Despite being bang in the centre of the continent, Paraguay is one of the least visited countries in South America. It’s not the easiest place to get to by land and airfairs have a heavy levy for flights coming from outside the country. But since we were close to the border when we were at the Iguazú Falls and I also got a recommendation from my old boss who had been there and liked it, we decided to use a few extra days that we hadn’t planned out and headed into the country and to the capital, Asunción.
To get to Paraguay, we had to go through Brazil and their border town of Foz do Iguaçu. Luckily we got a bus that went from Argentina, through Foz and on to Paraguay’s border town, Ciudad del Este, without us having to change buses. Even though they are all within a 20 mile radius of each other, the towns all uses their own country’s currency and the language used changes from Spanish to Portuguese to Spanish again although locals usually accept the 3 currencies and have some Spanish, English and Portuguese.
We seemed to be the only tourists on the bus and after we crossed the Friendship Bridge that links Brazil and Paraguay, we had to ask the driver to stop and let us out so we could get an entry stamp in our passports. We thought that the bus might wait but when we came out of the immigration office it was well gone!
Ciudad del Este is a real Wild West town and as we walked up the main road looking for the bus station we were hassled by salesmen to come into various shops. With our backpacks full to capacity, we were not buying anything today. Lots of shoppers from Brazil and Argentina come over to Paraguay for cheap cigarettes, electronic goods and booze. It’s a dirty, messy town but the hustle and bustle of border towns like Ciudad del Este always have a lawless charm about them.
After walking for about an hour we finally got to the bus station and luckily got on a bus that was just about to leave for Asunción. The bus was a comfortable double decker, similar to what we were used in Peru but again we were the only foreigners on the bus and definitely feeling that we were on an untrodden South American path. Despite the language differences the locals on the bus seemed really nice and smiled and gave the odd nod of the head to us, we were definitely a curiosity to them.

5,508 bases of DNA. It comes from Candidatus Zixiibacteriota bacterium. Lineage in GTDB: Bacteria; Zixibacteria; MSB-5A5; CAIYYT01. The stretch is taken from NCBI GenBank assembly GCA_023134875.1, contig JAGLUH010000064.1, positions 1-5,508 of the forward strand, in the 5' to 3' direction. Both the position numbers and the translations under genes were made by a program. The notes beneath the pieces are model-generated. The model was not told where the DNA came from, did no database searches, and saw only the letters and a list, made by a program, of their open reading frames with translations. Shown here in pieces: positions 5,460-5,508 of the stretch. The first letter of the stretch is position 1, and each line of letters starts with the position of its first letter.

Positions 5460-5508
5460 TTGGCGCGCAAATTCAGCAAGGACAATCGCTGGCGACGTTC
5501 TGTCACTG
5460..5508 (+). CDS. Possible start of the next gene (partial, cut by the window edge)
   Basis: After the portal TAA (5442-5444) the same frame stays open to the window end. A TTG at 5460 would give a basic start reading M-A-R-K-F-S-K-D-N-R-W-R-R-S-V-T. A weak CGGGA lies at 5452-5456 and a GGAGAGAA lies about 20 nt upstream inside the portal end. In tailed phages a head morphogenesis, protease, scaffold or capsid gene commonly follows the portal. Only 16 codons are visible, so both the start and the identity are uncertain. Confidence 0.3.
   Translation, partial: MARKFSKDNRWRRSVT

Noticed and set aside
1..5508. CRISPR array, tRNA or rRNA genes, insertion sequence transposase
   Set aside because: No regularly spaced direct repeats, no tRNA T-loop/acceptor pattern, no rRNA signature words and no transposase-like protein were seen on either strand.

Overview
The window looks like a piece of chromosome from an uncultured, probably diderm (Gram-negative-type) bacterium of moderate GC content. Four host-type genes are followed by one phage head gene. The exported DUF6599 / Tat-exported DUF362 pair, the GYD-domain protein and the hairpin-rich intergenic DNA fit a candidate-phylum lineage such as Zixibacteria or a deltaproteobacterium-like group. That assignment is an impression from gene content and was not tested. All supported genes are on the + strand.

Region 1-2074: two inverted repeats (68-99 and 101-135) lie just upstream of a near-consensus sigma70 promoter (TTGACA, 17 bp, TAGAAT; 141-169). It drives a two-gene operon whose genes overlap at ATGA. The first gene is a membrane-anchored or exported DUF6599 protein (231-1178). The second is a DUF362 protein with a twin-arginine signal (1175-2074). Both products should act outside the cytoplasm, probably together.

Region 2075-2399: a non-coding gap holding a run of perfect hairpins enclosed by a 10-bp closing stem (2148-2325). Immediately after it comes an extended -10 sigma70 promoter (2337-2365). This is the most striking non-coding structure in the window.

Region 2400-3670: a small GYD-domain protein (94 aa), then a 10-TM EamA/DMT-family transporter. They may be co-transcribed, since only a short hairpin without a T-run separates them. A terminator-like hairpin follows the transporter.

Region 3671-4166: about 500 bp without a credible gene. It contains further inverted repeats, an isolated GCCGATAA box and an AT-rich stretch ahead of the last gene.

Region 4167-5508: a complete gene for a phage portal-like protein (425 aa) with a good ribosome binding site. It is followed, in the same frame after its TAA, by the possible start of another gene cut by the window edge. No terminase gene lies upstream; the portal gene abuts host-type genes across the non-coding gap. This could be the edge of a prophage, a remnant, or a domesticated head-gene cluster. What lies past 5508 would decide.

The journey lasted about 7 hours, we had expected 5 but we got to Asunción about 6pm and managed to get a local bus into the centre (and listen to a local musician on the way).
Like in the capital of Uruguay, the weekends are the quietest times of the week. Streets were lined with market stalls who were shutting up on Saturday evening and would stay closed until Monday morning. People disappear back to the suburbs at the weekend and the city centre was quite dead. We checked-in to the hostel, where the receptionist was very interested that we were Irish. In our experiences, all the smaller South American countries love a Republic and feel proud of their own independence, their separation from their larger neighbours and the Paraguayans are no different. There are links between Ireland and Paraguay with an O’Higgins being a founding general of the State and Eliza Lynch, an Irish woman, being the mistress of their most famous Leader/Dictator Francisco Solano López (more on that later). The hostel, El Viajero Asunción was ok but the room was recently renovated and actually stunk of varnish but it was a full house on the night we arrived so we had to stick it out. There were lots of people milling around the hostel watching TV and there was even a small swimming pool. The guests were a mix of South Americans and Europeans and both groups seemed to keep their distance from each other!
There was a small bar in the hostel so we hung around for a while then went out to see what was happening on a Saturday night.
The city centre is pretty compact and easy to manage with streets laid out in a grid system. We found a good restaurant called Bellini, recommended by the Lonely Planet, that served pasta dishes where you pick your own ingredients to add to the pasta and get it cooked fresh. It was a nice break from having the same SA staples of chicken and rice.